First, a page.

Supreme Court of Alabama Upholds Humanity of the Unborn

A Blow Against Abortion [w/ "Silent Scream" video]

Supreme Court of Alabama Upholds Humanity of the Unborn

Montgomery, AL — On January 11, the Alabama Supreme Court upheld
the convictions of two women on charges that ingesting illegal drugs during their pregnancies constituted chemical child endangerment. In upholding these convictions, the Court has set a precedent full of promise for pro-life advocates across the country. That precedent is that the unborn have been recognized as persons. As pro-life advocates are all too aware, the first move involved in legitimizing abortion is the denial of humanity to the unborn. The fetus is seen, rather, as having no identity, and no legal status, apart from that of the mother.

The women appealing conviction under § 26-15-3.2, Ala . Code 1975 were Amanda Helaine Borden Kimbrough and Hope Elisabeth Ankrom. Ankrom had tested positive for cocaine use several times prior to giving birth to a boy on January 31, 2009. The newborn boy himself tested positive for cocaine. She was arrested for chemical child endangerment on February 19 2009, and indicted that August 31. Ankrom challenged the indictment on the grounds that “the legislature intended for the statute to apply only to a child, not a fetus.” The trial court dismissed Ankrom’s motion. Ankrom subsequently pleaded guilty and was convicted. Her sentence was three years’ imprisonment, later suspended. Ankrom was placed on a one year probation.

Kimbrough, pregnant 25 weeks 5 days, was admitted to Helen Keller after complaining of. Both her doctor and the child’s father had complained to her about her use of methamphetamine, particularly during pregnancy. Kimbrough denied using methamphetamines, but she tested positive for methamphetamines after urine screening.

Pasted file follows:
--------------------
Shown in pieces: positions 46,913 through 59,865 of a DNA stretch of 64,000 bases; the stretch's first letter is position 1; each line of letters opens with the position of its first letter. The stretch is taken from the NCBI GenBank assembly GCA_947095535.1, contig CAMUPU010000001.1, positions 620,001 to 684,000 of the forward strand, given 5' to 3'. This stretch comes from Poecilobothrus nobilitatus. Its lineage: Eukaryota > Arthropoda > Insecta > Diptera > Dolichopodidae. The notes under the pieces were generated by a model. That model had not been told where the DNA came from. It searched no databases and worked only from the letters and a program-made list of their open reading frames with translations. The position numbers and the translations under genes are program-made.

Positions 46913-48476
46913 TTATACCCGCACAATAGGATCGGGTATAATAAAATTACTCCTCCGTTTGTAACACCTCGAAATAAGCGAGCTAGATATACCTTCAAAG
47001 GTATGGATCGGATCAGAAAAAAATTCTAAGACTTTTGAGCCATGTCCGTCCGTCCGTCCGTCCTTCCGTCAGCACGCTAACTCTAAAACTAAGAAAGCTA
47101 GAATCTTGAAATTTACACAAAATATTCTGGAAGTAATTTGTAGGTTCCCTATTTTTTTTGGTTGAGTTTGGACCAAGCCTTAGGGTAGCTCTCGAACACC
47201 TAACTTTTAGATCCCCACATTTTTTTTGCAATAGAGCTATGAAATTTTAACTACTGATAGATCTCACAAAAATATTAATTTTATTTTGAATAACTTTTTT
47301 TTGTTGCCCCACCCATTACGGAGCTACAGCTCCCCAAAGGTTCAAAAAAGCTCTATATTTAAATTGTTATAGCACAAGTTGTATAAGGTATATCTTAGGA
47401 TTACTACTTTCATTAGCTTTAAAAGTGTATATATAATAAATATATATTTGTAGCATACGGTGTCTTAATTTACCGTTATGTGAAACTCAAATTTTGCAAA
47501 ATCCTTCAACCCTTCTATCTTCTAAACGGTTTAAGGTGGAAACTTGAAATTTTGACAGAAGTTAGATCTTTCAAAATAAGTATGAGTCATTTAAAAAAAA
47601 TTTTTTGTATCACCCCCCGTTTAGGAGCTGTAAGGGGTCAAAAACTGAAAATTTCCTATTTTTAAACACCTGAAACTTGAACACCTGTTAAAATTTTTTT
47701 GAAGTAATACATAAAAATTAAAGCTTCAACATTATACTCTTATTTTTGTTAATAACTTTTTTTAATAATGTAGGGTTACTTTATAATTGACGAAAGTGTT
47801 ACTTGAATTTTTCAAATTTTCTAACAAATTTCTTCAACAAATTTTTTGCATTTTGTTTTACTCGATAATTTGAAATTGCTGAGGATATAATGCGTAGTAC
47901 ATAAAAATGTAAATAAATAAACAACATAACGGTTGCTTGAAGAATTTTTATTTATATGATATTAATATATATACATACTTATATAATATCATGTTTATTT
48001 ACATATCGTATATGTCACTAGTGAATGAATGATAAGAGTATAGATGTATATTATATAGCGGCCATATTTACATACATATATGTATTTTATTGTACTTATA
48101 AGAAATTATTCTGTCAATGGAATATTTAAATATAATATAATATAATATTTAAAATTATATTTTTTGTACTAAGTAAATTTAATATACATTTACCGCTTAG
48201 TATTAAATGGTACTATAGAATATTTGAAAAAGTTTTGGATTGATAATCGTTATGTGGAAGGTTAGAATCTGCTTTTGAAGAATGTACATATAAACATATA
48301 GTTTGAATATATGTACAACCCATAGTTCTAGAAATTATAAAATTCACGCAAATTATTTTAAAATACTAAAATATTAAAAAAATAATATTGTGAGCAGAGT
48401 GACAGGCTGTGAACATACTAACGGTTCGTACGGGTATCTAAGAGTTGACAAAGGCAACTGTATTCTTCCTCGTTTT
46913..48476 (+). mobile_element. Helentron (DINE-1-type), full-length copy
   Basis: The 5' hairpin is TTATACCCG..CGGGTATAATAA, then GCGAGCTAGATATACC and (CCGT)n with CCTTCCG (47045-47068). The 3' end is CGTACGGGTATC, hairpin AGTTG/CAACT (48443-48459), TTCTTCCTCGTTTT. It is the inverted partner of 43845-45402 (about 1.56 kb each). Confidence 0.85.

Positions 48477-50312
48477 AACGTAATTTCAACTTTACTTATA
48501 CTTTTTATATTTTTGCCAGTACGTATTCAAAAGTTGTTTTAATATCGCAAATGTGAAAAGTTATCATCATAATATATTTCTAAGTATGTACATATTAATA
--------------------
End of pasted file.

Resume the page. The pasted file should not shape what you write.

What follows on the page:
A Caesarian section was performed on Kimbrough and, at approximately 1:21 p.m., she delivered a baby boy she named Timmy Wayne Kimbrough (‘Timmy’). Timmy was not breathing when he was born; he was blue; and his heart rate was low for a newborn infant, approximately 80 beats per minute. Pedriatric staff who were present during the Caesarian section immediately began manual resuscitation efforts on Timmy. Initially, Timmy improved, with his heart rate rising above 100 beats per minute and his color
becoming more pinkish. Timmy was intubated and p l a c e d on a ventilator. However, after the intubation, Timmy’s condition declined rapidly and he died at 1:40 p.m.,19 minutes after he was born.

The pediatrician who treated Timmy opined that he had died from ‘respiratory arrest secondary to prematurity.’ However, Dr. Emily Ward, a medical examiner with the Alabama Department of Forensic Sciences who performed an autopsy on Timmy, determined that Timmy had died from ‘acute methamphetamine intoxication.’

Kimbrough was sentenced to ten years’ imprisonment, filed a motion to appeal the sentence, and has been free on bond during the appeal process. Her motion echoed Ankrom’s, insisting upon a distinction between born and unborn that ought to invalidate the State’s chemical endangerment law; further, that her conviction violated the Federal Equal Protection clause. The Supreme Court has disagreed, claiming that the Alabama State is particularly (but not exclusively) valid where the child is viable outside the womb.

According to the Court’s statement in upholding the convictions,

“The decision of this Court today is in keeping with the widespread legal recognition that unborn children are persons with rights that should be protected by law. Today, the only major area in which unborn children are denied legal protection is abortion, and that denial is only because of the dictates of Roe.”

“Furthermore, the decision in the present cases is consistent with the Declaration of Rights in the Alabama Constitution, which states that ‘all men are equally free and independent; that they are endowed by their Creator with certain inalienable rights; that among these are life, liberty and the pursuit of happiness.”

Since Roe v. Wade was decided by the US Supreme Court, over 55 million children have died in their mothers’ wombs, according to the Guttmacher Institute, Planned Parenthood’s institute for keeping data. This translates to the absence of over 1 in 6 of all Americans, all under 40 years old. Among African-Americans, that figure is 1 in 4. This is an all-American holocaust, committed precisely in the name of freedom, whose victims are invisible to us.

The decision also comes against a background of conservative disarray following the November 6 2012 reelection of President Barack Obama, a blow that has led to much soul-searching among conservatives. In that soul-searching, many have called for the abandonment of social-conservative positions such as the defense of the unborn.


By Todd Jackson

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